Paul Cornell became the first writer to return to the range with Love and War. Here Ace was written out for a while and a new companion introduced. Professor Bernice Summerfield was a headstrong female archaeologist a good few years before Core Design thought of making a computer game along the same lines. She quickly became the most popular original character in the range, and even starred in her own series of novels when Virgin eventually lost the licence to produce Doctor Who fiction. Themes and motifs from Cornell's first novel were added to and expanded upon. Certain phrases, many of them pinched from Excalibur, reappeared, and it became clear that Cornell was working to his own agenda within the Doctor Who universe. Later, this would become a problem, as other writers adopted this strategy with varying degrees of success.

After a few novels, Ace returned as a combat-hardened space mercenary. She had grown independent from the Doctor, and this lead to some interesting conflicts, which only occasionally became tedious. Eventually she left for good, and so too did Bernice, with a pair of 30th century police officers seeing the Doctor virtually to the end of the series.

A complete biography of this range would be far more work than I'm prepared to do for the seventy cents or so that I'll earn for this article. So I'll skip into summary mode.

Some great books to look out for.

No Future
Paul Cornell's third novel provided the conclusion to another linked series, in which an unknown enemy was altering history. The final confrontation takes place in London, 1976. The novel starts with relations between the Doctor, Ace and Bernice strained almost to breaking point, and the book is almost more concerned with their relationship than it is with saving the universe. The book's principal theme, however, is that it is basically a punk manifesto. Not only is almost every influential punk act from the Pistols to the Preachers namechecked, but there are whole pages devoted to discussions of anarchist ideology. The novel restores the balance to one of the most misrepresented and misunderstood artistic movements ever. It deserves a much wider audience. Also, it sees the Doctor at his most blatantly left-wing and anarchistic. And he's not the only one. Even the suspiciously rightist UNIT get in on the mayhem towards the end, as Brigadier Lethbridge-Stewart takes his best troops undercover to fight the fascist Vardans. One of the locations for the novel's incredibly convoluted climax is an international peace concert. In a moment loaded with symbolism, the Brigadier joins the Revolution as he orders his men to gun down Paul McCartney and Wings with stun darts before allowing punk band Plasticene to invade the stage.

Return of the Living Dad
One of many rather silly novels written for the range was Kate Orman's fourth effort. Bernice Summerfield, like Lara Croft this summer, had a father who went missing in action. This loss informed many of Bernice's actions during her time with the Doctor, and after her marriage (in another Paul Cornell novel), this unanswered question became her character's last loose end. Published after the screening of the Paul McGann TV Movie, the novel's gentle pace obscures some dark undercurrents, as the Doctor starts to come to terms with the fact that he will soon regenerate, that he will soon die.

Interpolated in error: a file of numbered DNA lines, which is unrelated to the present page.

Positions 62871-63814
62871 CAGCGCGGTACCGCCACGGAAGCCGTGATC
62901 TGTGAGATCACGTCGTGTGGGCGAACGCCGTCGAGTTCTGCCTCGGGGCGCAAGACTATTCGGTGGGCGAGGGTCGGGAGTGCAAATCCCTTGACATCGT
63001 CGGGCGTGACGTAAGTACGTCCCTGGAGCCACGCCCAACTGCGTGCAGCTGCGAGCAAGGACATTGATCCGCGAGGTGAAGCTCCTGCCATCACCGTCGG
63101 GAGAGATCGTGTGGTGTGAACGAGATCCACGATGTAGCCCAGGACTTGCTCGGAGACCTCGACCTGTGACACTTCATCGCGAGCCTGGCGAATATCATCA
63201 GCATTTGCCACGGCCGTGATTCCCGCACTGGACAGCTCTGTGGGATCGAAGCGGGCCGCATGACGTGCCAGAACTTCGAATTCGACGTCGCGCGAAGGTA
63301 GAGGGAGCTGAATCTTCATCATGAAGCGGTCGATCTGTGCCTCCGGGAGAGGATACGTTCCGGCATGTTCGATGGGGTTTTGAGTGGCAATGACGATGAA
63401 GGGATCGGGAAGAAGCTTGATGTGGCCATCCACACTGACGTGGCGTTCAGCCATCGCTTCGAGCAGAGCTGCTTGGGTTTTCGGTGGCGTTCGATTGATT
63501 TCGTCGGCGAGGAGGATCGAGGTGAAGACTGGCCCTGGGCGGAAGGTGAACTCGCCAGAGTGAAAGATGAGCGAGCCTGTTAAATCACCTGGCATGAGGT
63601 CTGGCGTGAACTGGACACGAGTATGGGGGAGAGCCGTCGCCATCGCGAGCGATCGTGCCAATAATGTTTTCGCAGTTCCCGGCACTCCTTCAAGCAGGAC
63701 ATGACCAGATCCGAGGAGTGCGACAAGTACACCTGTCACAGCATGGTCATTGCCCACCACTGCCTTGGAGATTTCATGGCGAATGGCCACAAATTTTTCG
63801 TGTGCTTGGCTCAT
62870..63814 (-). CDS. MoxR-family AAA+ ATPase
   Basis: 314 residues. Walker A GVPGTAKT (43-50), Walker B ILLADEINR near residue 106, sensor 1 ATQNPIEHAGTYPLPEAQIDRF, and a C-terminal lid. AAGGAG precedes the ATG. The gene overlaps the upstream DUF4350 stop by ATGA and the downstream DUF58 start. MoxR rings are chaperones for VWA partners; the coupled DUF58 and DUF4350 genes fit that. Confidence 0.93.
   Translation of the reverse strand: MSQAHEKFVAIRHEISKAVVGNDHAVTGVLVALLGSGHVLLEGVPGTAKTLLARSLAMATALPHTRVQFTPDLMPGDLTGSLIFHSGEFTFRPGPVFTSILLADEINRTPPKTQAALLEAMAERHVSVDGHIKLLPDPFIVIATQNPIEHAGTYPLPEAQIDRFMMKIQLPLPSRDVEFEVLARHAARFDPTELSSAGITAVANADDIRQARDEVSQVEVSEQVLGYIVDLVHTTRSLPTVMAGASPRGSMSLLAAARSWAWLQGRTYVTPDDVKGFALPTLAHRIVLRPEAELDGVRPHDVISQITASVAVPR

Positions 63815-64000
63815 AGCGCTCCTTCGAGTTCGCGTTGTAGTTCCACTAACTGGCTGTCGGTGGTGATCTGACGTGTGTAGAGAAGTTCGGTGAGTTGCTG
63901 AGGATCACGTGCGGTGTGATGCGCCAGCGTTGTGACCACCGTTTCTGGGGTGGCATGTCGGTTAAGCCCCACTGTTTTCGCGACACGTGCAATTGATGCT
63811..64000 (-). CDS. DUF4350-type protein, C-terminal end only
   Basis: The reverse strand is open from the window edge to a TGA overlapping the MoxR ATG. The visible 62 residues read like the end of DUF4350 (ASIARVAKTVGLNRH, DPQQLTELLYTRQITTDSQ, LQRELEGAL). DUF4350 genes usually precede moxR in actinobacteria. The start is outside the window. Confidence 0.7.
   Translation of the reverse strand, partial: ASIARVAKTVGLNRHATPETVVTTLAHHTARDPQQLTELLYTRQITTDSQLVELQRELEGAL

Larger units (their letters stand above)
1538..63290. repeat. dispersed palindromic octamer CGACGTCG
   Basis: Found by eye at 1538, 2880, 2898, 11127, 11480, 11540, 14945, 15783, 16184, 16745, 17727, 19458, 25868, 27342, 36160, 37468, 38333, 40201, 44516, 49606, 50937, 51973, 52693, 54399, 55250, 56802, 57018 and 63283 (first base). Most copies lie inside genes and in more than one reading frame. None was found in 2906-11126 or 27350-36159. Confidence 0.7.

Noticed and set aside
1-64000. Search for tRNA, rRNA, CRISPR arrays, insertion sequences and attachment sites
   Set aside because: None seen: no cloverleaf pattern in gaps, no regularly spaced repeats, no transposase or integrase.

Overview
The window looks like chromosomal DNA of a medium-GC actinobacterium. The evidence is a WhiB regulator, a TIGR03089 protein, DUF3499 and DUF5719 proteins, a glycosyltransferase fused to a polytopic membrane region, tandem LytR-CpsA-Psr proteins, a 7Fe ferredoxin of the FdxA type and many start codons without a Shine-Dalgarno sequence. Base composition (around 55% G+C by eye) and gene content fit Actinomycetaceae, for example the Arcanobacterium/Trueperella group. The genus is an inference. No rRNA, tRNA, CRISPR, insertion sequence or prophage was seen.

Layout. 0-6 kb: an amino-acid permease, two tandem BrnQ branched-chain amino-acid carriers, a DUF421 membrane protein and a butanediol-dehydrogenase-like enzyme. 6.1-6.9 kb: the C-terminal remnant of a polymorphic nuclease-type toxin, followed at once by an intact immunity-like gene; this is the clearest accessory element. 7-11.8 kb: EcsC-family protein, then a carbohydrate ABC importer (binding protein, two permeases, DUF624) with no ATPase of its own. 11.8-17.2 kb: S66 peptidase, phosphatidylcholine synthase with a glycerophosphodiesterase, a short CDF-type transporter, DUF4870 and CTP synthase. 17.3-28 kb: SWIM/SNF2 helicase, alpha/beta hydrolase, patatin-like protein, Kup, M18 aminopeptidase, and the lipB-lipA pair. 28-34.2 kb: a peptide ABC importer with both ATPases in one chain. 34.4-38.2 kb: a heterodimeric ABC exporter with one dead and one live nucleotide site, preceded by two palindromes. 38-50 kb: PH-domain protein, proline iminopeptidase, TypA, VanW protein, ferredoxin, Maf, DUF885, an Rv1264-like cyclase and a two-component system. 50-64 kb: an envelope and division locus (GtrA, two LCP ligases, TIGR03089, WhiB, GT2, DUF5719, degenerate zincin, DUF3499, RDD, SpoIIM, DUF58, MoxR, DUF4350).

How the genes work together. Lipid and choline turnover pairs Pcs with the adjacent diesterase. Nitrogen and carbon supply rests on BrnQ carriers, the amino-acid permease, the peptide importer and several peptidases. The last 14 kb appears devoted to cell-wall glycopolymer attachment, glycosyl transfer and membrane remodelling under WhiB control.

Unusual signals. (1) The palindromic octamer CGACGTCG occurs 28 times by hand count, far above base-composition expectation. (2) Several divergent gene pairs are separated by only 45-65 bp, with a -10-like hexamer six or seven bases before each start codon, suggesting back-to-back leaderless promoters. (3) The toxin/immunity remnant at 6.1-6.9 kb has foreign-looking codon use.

Falls the Shadow
OK, this was written by the brother of a friend of mine, and that's probably the main reason why it's here. Daniel O'Mahony's single contribution to the New Adventures is still a colossally ambitious novel, however, full of dark Gods and mutiliation. In fact, it's extremely dark, especially when you happen to know that the guy who wrote it is a perfectly pleasant dude whose only discernable vice is the strange habit of wailing as he types in his attic room.

Human Nature
Yet another Paul Cornell novel, this landmark book saw the Doctor rewriting his genetic code and memory, in order to spend a month as a human. He settles down as a history teacher called John Smith at a quiet English private school, just before the outbreak of the First World War. Another gentle character-based tale ensues, as John Smith falls in love, and fights against a group of aliens who are searching for the Pod which contains the Doctor's identity. The stakes are raised by a sensitive schoolboy who is becoming affected by the Pod, and who is slowly turning into the Doctor. Pseudo-religious imagery, schoolboy brutality and the pathos of a man so world-weary that he deletes his own identity all add up to very nearly the perfect novel. When the Doctor eventually returns, the deceptive ease with which he resolves the situation is startling and obvious. One of the (many) twists and turns of the climax was also bizarrely stolen by John Woo for MI:2. If the grandaddy of action movie slickness can chow down for some bedtime TARDIS reading, why can't you? As with all Cornell novels, however, he undermines the omnipotence of the Doctor's monster-fighting abilities, by displaying his utter inability to deal with some of the messier emotions. The final conflict is not between Time Lord and Aubertide, but between the Doctor and John Smith's sweetheart, a woman he is no longer able to love. By again pinching dialogue from Excalibur, Cornell turns an almost unfathomable existential dilemna into a magically heart-rending scene of futile love. I'd go as far as to say this is the most satisfying novel I've ever read, and I do have a degree in French literature before anyone writes me off as a hopeless sci-fi junkie.